How fit do I need to be?

Although there is some flexibility in routes, given these are mostly tailor made trips, you will probably be covering around 20-45km each day. The terrain is not especially challenging, but it is hilly in places and exposed, so a degree of physical fitness is required. If you’re a regular cyclist you should have little difficulty. And of course, what goes up must come down. Katy Lee cycled around the island in 2018: “Terceira is a lovely, varied island. The cycle routes combined lots of different terrains. It’s quite hilly but there are some amazing downhill slopes to enjoy and some excellent places to swim too. Our representative Tiago was very informative of the island, places to eat, swim, visit and he really knew the routes too… Lovely rural scenery and quiet lanes for cycling.”

Our top Portugal cycling Vacation

Porto to Lisbon cycling holiday, self guided

Porto to Lisbon cycling vacation, self guided

Family Cycling Vacations in Portugal | Self-Guided

From 1005 to2005 8 days ex flights
Tailor made:
This trip can be tailor made throughout the year to suit your requirements
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Practicalities

Cycling vacations in the Azores are usually around a week long, with a rest day built in. They are mostly tailor made, so if you’re after a more relaxed or more challenging route, your vacation company will likely be able to help. You can also work with them to include any particular activities you’d like to try, and naturally you don’t need to worry about fixed travel dates.
“I would say the best times of year to cycle in the Azores are between April and June, and September and November,” advises Carlos Santos. “Purely because then you get the best weather, less fog, and it’s not too cold. You also avoid the supplements of high season.” Not to mention, of course, that in these months tourist numbers plunge like the steep sea cliffs you often find on Azorean islands. Going in summer? Don’t forget that swimsuit! But also note that even in July the Azores is a real ‘four seasons in one day’ kind of place – pack a mac as well. Heady winds can be expected in winter too, so December through to March is best avoided for cycling.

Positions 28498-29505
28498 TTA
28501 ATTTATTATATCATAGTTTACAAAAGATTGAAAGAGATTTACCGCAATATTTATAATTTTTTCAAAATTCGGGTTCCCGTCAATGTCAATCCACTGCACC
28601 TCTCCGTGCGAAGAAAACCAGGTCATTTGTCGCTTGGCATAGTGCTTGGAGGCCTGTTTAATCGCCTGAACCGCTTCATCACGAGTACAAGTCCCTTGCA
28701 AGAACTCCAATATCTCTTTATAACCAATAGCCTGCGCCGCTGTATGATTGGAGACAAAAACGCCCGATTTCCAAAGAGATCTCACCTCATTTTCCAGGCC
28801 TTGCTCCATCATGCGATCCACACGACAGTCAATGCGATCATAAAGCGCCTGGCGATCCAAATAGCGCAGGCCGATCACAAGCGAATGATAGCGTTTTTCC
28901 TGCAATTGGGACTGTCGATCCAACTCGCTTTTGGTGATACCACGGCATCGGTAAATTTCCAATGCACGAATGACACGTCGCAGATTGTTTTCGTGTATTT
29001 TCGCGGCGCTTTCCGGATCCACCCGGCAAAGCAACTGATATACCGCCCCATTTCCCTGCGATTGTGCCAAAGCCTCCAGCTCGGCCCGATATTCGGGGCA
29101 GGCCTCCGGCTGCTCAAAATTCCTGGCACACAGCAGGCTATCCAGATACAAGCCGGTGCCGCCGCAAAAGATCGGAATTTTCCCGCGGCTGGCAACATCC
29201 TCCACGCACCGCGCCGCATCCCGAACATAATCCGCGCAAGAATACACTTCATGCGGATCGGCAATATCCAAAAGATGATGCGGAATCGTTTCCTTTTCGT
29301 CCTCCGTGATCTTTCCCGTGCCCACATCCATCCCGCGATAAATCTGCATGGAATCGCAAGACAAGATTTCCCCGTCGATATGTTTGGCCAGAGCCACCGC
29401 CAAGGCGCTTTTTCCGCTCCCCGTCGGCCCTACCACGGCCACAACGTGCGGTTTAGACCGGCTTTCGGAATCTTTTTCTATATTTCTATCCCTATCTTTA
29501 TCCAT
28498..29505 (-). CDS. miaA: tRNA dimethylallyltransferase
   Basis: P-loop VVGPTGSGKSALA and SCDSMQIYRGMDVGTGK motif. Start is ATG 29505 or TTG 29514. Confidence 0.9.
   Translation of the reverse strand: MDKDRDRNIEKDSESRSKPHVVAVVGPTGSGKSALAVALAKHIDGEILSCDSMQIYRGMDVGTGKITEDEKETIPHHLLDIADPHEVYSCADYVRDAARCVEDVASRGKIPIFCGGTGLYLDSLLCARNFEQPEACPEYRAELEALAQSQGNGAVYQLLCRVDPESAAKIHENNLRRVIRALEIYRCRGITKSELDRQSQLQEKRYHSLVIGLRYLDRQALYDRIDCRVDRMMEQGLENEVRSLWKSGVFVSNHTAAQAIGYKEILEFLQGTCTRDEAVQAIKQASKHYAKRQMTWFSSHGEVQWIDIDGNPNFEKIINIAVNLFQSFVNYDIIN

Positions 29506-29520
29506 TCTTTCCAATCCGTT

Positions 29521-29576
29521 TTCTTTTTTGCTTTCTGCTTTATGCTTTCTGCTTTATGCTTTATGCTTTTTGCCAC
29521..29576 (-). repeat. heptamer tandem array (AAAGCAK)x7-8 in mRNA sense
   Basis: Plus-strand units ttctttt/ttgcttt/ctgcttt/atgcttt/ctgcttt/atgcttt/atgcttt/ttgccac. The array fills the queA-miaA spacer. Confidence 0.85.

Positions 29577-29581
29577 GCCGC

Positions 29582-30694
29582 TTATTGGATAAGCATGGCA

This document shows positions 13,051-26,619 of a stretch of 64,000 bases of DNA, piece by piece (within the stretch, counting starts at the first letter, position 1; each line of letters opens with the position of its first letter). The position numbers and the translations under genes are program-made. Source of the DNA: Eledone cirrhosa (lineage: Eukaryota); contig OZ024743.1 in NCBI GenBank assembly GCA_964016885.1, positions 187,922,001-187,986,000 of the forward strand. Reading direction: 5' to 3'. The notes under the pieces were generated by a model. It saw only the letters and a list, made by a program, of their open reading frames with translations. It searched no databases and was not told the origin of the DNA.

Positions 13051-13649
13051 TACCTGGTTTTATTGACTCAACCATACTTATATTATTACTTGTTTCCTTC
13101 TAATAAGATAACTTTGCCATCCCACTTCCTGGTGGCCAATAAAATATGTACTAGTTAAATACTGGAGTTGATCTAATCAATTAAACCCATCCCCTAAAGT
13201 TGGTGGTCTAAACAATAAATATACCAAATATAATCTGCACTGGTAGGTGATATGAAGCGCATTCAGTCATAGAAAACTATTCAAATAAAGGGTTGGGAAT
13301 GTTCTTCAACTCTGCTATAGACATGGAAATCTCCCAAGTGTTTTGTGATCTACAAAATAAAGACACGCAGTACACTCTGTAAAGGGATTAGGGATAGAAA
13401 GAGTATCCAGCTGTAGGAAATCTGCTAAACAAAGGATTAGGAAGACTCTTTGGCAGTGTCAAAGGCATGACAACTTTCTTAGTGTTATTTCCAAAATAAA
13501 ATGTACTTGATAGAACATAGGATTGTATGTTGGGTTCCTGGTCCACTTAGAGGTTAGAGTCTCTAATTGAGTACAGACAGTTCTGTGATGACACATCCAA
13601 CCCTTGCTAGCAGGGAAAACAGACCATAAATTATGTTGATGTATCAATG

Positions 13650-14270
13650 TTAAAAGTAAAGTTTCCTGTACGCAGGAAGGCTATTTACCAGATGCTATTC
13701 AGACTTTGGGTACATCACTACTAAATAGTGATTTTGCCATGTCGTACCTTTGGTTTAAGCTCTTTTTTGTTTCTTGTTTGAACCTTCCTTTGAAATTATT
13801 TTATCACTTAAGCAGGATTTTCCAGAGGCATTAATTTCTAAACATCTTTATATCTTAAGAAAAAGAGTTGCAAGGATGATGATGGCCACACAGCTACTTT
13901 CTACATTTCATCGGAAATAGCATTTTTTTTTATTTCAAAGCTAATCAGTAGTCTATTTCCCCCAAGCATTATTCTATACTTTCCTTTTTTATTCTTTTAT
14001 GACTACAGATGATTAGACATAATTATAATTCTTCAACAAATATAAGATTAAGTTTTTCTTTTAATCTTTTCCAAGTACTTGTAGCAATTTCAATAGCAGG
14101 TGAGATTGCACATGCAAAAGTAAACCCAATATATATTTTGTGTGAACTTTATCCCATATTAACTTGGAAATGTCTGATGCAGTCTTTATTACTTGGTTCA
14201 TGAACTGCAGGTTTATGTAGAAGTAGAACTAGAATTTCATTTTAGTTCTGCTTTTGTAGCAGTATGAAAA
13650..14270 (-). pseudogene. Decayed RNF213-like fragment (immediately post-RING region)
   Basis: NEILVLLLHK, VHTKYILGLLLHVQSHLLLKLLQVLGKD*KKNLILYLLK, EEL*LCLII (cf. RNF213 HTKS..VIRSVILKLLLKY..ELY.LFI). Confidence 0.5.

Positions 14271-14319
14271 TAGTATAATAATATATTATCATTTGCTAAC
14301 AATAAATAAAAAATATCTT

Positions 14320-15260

You will be riding from place to place, staying somewhere different every night. Your luggage will be transferred between accommodations so that you can get by with just a daypack. You’ll stay in a series of locally owned hotels, ensuring that tourism income reaches the island economy while also giving you a taste of Terceira culture, with welcoming hosts happy to get to know you.
These are usually self guided trips. On arrival in Angra do Heroismo you’ll be met by someone from your vacation company and given a detailed briefing, with instructions on how to use your GPS device, maps and route notes – essentially all the information you could possibly need. And there will be 24/7 support available, naturally. High-quality mountain bikes are provided, as well as helmets if you don’t want to bring your own. And then it’s off into those wonderful, under-explored landscapes where encountering another cyclist is such a rarity it will inevitably spark a friendly greeting.
Happy trails…
Written by Rob Perkins
Photo credits: [Page banner: Portugal A2Z] [All article images: Portugal A2Z]